The wait is over, adrenaline junkies! Fresh off its closed beta, Sprint Vector is now available on Rift. The mutiplayer parkour racing game pits up to eight players against each other in a high-stakes intergalactic competition run by Mr. Entertainment. In your quest for glory, you’ll have to scale towering pyramids, plunge into alien ruins, and sprint for your life.
To celebrate the launch, we spoke with Survios CCO and Co-Founder James Iliff about Sprint Vector’s smooth locomotion system, hectic gameplay, and more.
Since launching the closed beta on January 19, what kind of responses have you seen from the gaming community?
James Iliff: The community response overall has been really exciting for us. A limited version of Sprint Vector has been out in arcades for a few months, so we’ve heard some feedback from that, but the beta was the first opportunity for players around the world to experience the true hooks of the game: eight-person multiplayer, solo challenge maps, and global leaderboards. All our players emerged from the beta loving it and wanting more.
We teamed up with Alienware for the Alienware VR Cup and held the finals at CES, so we’ve already been able to meet some amazing sprinters who legitimately have VR esports in their sights. Finally, on our Discord channel, we’ve had players share awesome streams and highlight reels, plus people chatting up the devs to see if they’ve beaten their high scores in the beta. We hope to see more of that friendly competitive trash talk into the future—it’s been pretty epic (and Mr. Entertainment definitely approves)!
What would you point to as the highlight of the Alienware VR Cup? How do you think VR will continue to impact the world of esports moving forward?
JI: The highlight of the Alienware VR Cup was bringing together these amazing players and hearing their experiences mastering the gameplay through their arcade play sessions. More than anything, the studio was so excited to see the game become an esport that was genuinely exciting to watch.
VR naturally combines esports with traditional athleticism, and in Sprint Vector you have this perfect mix that requires both mental and physical strength. At the VR Cup, we got to witness the evolution of a new type of esports player who thrives in this focused yet fun competitive environment.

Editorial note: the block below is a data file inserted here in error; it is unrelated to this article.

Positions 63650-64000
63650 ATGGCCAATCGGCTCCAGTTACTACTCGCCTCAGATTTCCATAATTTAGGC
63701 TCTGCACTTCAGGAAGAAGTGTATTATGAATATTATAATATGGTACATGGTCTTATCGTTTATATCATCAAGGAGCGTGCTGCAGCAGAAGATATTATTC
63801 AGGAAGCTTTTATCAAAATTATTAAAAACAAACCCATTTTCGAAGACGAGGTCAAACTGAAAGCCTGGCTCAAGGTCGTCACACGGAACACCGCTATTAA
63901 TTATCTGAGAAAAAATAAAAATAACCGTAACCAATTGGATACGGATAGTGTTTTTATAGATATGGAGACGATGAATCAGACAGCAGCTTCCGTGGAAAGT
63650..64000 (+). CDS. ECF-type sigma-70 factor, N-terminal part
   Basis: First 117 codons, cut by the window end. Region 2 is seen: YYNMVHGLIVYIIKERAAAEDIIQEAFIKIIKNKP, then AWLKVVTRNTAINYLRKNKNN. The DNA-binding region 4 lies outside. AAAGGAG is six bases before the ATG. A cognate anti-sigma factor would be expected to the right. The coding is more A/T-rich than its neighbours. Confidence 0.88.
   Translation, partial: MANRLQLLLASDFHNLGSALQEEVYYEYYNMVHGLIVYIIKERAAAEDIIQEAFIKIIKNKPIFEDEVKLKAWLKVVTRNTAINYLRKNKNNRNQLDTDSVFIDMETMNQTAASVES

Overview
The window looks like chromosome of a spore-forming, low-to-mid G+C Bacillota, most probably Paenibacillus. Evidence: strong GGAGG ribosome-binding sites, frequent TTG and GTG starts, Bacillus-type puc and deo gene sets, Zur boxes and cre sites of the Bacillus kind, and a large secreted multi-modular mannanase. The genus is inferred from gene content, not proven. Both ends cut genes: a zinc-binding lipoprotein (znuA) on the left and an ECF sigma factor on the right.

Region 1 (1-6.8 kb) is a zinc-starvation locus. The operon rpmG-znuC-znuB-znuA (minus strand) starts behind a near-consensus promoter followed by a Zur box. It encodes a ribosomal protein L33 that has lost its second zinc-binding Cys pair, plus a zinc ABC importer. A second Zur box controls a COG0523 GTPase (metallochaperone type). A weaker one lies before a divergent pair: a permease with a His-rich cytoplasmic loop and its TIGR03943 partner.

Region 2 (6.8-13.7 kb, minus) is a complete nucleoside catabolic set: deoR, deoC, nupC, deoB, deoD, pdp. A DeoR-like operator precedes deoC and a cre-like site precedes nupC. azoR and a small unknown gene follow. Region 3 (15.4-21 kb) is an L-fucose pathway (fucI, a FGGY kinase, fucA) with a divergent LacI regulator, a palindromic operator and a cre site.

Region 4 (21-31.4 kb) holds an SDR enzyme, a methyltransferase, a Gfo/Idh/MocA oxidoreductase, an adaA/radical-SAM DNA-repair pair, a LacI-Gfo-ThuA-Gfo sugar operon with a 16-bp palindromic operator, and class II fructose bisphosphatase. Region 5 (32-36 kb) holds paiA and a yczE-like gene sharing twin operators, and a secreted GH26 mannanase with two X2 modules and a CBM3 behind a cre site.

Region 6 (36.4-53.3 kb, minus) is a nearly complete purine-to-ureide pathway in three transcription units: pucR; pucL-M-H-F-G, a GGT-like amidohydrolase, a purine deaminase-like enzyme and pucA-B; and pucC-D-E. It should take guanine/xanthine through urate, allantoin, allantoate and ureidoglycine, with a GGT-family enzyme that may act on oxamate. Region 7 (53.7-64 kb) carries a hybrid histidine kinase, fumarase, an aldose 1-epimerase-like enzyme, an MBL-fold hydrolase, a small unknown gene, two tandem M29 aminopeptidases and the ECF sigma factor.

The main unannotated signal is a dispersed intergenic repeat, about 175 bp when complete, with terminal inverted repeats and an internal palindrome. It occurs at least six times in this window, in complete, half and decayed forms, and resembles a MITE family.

What was the inspiration behind Sprint Vector?
JI: Like with Raw Data, we started by examining the feelings that we wanted to evoke in our players. In Sprint Vector, we tap into the adrenaline rush of extreme sports, including the hyper-focused mental state induced by intense competition. Most people never get to feel what it’s like to go crazy fast, climb insanely high, or plummet into unknown depths. In Sprint Vector, you can actually feel the rush as you race.
But most of all, Sprint Vector is a game show—as media mastermind and host Mr. Entertainment loves to remind you—and we want our players to feel like contestants in front of millions of viewers, where they can grab the spotlight not only with incredibly fast finish times, but also by hamming it up or being really funny. It’s everyone’s chance to be a star. That’s why we really encourage interaction between our players: it pulls you deeper into the game.
The result is a mash-up of game shows’ madcap humor, the fierceness of world-class competition, and a touch of good-natured sabotage—all in a colorful, stylized space-punk setting. It’s fast-paced, frantic, really fun, and a great workout!
Speaking of, your games to-date incorporate a lot of physicality. Is that a deliberate goal when you start developing games?
JI: Active VR has always been a core philosophy at Survios. We believe that for VR to be truly immersive, it has to be physically as well as mentally engaging. Sprint Vector wasn’t designed to be a fitness game, but fitness has turned out to be a beneficial side effect of the Fluid Locomotion mechanics. We’ve had several players express that they want Sprint Vector just for the “exergaming” factor.
What lessons learned from Raw Data did you apply to Sprint Vector?